It’s been over sixteen years since we’ve gotten to delve into the world of psychic powered world of Psychonauts. Psychonauts 2 throws us back into everything without missing a step and feels like it would fit perfectly if it would have come out not too long after the original instead. The comedy and heart are still intact after such a long time and there are plenty of awesome callbacks to the original, but the game is still able to stand on its own even if you haven’t played the original.
Psychonauts 2 picks up Raz’s story as he officially joins the Psychonauts (though forced into the intern program) and follows his attempts to uncover the truth of a mysterious evil. The start of the game is enrapturing and pulls you in by trying to uncover the mystery everyone is trying to solve. Unfortunately, the story does have a bit of a jarring split between the first half and second half of the game. The latter half of the game feels disconnected from the first half in a lot of ways where plot points and characters are completely dropped until things are brought back together at the very end of the game.
The Motherlobe, the main Psychonauts compound, serves as the game’s hub world where you spend most of the time. The Motherlobe is divided into four areas. The first three areas unlock relatively early in game, and the outdoor areas are huge which allow for tons of exploration. Each area has tons of secrets, items, character interactions, and ways to level up for players to find. The final area is only accessible in the latter half of the game and unfortunately you can’t return to earlier areas after you move forward to the last area. Luckily, the game does give you a warning before you move on to the final area.
Where Psychonauts 2 really shines is when we finally get to delve into the minds of characters. The levels themselves each stand out on their own and have their own visual aesthetics. Each level pops with color starting with a neon casino hospital hybrid to a trippy music festival. Levels also have unique mechanics that keeps the gameplay interesting and varied between levels such as having to navigate an entire level on a bowling ball. Unfortunately, a lot of the levels fall into the typical video game troupe of do the same three things throughout the level before facing a boss.
The majority of psychic powers return from the first game with Invisibility, Shield, and Confusion not returning. In their place, three new powers are introduced. These new powers mostly feel lackluster in their overall usage aside from the Time Bubble which has use in both puzzle solving and combat while the other powers are more for exploration and platforming purposes.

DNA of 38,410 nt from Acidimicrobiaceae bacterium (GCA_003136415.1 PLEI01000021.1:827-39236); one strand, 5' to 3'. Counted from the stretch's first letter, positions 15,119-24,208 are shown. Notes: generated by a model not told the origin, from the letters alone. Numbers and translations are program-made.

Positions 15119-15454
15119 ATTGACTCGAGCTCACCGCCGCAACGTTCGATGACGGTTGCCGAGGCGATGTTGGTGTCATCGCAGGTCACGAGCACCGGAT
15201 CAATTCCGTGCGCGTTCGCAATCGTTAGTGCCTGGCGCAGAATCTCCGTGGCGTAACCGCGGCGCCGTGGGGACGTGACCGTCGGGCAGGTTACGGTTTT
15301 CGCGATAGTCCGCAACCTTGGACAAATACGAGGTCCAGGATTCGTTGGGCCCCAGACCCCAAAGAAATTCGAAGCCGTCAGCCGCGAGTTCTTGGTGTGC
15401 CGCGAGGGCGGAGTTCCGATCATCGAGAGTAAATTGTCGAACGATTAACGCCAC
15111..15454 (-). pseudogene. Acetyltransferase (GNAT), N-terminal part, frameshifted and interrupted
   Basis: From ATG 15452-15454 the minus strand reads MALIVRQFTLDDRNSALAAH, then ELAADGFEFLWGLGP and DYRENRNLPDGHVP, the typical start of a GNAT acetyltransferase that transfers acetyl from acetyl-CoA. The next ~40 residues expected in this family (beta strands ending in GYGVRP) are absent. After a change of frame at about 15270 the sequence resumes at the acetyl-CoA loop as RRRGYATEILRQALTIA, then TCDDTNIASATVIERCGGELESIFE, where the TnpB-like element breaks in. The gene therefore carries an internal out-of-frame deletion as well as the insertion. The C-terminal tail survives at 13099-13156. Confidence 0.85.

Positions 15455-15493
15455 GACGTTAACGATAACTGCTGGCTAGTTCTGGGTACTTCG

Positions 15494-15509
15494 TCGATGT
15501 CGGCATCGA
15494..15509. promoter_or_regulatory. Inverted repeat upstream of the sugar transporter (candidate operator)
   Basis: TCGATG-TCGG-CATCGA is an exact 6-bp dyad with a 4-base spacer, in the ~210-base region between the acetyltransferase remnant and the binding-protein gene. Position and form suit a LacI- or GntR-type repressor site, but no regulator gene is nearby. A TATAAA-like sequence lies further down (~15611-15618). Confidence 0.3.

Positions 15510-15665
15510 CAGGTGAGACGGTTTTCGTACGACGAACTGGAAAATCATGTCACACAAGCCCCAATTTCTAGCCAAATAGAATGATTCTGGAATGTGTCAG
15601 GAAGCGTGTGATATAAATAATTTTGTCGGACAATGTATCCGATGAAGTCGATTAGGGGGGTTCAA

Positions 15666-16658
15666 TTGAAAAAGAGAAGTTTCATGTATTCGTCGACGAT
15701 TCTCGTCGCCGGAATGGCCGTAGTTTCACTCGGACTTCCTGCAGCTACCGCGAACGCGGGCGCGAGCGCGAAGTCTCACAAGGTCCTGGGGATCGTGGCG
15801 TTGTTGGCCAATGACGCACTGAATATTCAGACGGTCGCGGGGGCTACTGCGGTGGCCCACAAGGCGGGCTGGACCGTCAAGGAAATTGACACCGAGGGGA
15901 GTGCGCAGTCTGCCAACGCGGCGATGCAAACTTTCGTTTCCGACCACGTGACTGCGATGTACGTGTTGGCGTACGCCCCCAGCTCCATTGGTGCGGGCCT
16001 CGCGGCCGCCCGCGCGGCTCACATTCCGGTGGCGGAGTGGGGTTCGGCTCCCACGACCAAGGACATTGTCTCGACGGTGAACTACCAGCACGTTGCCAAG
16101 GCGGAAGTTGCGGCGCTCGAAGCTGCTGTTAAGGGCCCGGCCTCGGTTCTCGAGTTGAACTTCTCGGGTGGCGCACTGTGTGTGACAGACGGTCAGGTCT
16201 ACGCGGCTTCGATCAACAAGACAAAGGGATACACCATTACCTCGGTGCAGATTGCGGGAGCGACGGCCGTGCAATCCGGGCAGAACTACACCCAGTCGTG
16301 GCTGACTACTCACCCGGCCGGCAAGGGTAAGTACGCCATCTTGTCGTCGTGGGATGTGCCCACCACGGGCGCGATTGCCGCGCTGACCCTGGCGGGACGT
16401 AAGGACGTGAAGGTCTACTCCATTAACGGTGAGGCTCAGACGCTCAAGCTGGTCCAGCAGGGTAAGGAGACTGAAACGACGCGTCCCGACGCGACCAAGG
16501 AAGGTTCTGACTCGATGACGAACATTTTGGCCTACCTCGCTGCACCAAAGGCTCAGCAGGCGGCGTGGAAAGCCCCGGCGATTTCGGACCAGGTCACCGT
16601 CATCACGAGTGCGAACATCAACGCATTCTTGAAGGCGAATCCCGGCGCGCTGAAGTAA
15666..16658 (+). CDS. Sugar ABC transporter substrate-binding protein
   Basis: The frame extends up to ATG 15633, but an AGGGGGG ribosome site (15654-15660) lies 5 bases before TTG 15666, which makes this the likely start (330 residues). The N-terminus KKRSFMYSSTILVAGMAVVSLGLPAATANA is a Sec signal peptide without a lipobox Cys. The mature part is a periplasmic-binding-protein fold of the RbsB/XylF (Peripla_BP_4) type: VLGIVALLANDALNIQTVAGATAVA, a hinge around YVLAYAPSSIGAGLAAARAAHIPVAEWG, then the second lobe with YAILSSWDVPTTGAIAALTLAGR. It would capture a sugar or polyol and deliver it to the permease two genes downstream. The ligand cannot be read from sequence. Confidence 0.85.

Combat itself has been improved in a plethora of ways. Where the first game only had Censors as enemies, Double Fine has added a wide array of new enemy types all based around emotions that bring people down. Each enemy can be taken down in different ways by using your psychic powers from having to light some on fire with psychokinesis or taking their weapons to throw them back at the enemy with telekinesis inflicting a large amount of damage. You can also upgrade your psychic powers to increase their effects and abilities in battle such as having your Levitation ball cause enemies damage when you run into them or having your PSI Bolt split into multiple shots.
One of the absolute best things about the original game was the characters. While there were a lot of characters in the original, they were all charming, hilarious and full of wacky conversations that helped them stand out in their own way. In Psychonauts 2, there are still a lot of characters, but none of them, even returning characters, get the shine that the characters in the original got. There are too many groups of characters, so the focus is strained and makes a lot of characters not get the attention they deserve or are just briefly there. There are still some stand out characters such as Raz’s sister Frazie and fellow intern Sam. Raz’s whole family is also introduced in this game, but the majority of them are just there without really adding anything to the story.
Overall, Psychonauts 2 brings a cult classic to modern day while maintaining the heart of the original. The levels are are the highlight of the game. The gameplay is tighter. The story has its pacing and structural issues, but is still a great way to continue and expand the world. With all that, Psychonauts 2 is still one of the best 3D platformers of the year.
Score: 8 out of 10
Reviewed on PlayStation 5 via PlayStation 4 Backwards Compatibility